Time-lapse photography is a process where each photo in the sequence is shot with a relatively long duration between each captured photo. When the images are combined and then played at a normal speed rate (usually 25 to 29 frames per second), time runs so much faster, thus creating a lapsing effect. This is an extreme version of a cinematographic technique for low speed manipulation and it requires a lot of work, concentration, patience and persistence.
Take a good look at this beautiful example from photographer Eric Hines. Inspired by Chicago’s skyscrapers & lights at night and the mystery they exhale, Eric achieves a profound and astonishing view like never before. It’s a result of 4 months of work (from July to October 2012), shooting over 30,000 still photographs:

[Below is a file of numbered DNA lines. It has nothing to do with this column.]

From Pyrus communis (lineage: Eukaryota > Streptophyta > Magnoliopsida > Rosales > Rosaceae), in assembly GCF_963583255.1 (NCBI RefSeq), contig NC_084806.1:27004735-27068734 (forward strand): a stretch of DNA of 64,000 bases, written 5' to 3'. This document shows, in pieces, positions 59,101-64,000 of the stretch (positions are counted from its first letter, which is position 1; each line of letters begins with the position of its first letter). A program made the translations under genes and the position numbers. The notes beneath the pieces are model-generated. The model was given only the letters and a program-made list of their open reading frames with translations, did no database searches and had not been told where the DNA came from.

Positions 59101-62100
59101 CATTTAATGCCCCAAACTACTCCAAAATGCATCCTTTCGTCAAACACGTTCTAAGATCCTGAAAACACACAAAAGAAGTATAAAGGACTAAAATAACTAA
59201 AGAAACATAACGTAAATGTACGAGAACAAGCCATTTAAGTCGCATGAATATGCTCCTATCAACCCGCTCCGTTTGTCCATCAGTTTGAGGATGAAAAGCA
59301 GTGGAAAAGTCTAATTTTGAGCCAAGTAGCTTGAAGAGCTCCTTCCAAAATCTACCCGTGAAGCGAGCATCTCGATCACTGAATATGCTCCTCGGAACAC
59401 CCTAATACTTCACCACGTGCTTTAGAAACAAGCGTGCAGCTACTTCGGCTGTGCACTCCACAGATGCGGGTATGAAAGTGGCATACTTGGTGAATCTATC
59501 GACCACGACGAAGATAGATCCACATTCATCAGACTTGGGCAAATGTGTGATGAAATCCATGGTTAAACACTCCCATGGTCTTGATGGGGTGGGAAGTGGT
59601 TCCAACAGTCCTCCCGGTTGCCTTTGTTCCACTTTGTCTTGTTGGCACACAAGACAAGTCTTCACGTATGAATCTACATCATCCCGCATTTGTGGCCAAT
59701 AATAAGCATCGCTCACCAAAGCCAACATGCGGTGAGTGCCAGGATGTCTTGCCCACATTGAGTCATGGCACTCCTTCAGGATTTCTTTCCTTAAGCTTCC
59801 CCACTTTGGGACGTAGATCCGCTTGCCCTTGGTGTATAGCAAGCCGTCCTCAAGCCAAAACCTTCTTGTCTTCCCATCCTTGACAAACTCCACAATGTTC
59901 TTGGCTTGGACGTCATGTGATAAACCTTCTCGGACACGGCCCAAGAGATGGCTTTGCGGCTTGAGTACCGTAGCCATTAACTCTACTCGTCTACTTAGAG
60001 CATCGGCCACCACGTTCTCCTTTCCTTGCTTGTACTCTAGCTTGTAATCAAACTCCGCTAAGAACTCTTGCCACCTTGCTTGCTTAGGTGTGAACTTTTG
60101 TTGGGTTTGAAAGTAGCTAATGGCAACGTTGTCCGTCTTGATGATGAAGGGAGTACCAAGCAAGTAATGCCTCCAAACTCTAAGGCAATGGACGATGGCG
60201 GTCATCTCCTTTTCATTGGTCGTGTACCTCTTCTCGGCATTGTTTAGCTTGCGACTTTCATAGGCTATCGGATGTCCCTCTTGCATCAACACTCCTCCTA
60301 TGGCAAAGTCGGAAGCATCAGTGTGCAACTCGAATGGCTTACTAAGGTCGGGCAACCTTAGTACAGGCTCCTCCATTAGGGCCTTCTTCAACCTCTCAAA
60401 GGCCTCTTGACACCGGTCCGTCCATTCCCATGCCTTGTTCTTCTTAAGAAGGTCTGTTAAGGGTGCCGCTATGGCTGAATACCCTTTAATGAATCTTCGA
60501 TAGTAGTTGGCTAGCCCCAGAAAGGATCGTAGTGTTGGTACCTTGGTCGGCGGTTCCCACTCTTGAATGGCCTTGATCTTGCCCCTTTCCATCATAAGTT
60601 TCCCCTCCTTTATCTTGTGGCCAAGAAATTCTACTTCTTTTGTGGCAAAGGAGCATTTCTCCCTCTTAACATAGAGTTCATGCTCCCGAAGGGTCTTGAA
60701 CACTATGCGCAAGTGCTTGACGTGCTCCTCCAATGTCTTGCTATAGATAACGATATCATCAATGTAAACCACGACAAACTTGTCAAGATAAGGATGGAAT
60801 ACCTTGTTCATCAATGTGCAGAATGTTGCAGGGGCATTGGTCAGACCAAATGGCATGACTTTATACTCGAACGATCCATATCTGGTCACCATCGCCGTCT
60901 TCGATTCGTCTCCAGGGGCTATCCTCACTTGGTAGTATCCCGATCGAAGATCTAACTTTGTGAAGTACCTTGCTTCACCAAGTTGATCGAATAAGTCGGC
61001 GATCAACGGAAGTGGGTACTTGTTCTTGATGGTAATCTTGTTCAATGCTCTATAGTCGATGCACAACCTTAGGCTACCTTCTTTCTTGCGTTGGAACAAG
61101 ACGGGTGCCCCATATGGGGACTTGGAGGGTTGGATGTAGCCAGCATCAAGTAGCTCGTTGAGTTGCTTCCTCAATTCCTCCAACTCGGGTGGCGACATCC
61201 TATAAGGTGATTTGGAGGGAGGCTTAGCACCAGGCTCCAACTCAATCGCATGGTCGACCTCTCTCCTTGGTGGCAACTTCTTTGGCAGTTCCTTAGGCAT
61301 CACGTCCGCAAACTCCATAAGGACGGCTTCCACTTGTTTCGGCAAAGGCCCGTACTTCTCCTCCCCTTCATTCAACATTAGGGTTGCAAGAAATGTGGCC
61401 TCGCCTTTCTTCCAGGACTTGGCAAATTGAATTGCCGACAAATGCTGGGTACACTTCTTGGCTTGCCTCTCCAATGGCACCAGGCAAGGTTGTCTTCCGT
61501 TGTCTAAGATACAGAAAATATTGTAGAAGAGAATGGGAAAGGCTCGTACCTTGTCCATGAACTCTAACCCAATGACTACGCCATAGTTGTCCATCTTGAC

Needless to say, Eric used high-end shooting equipment to get this impressive images, starting with a Canon 5D Mark III body.
“For me, there has always been a mysterious sort of feeling to Chicago at night, so I decided to explore and capture it.”
For Further Training on Time-lapse Photography:
Check out this new COMPLETE guide (146 pages) to shooting, processing and rendering time-lapses using a dslr camera. It can be found here: Time-lapse Photography Guide
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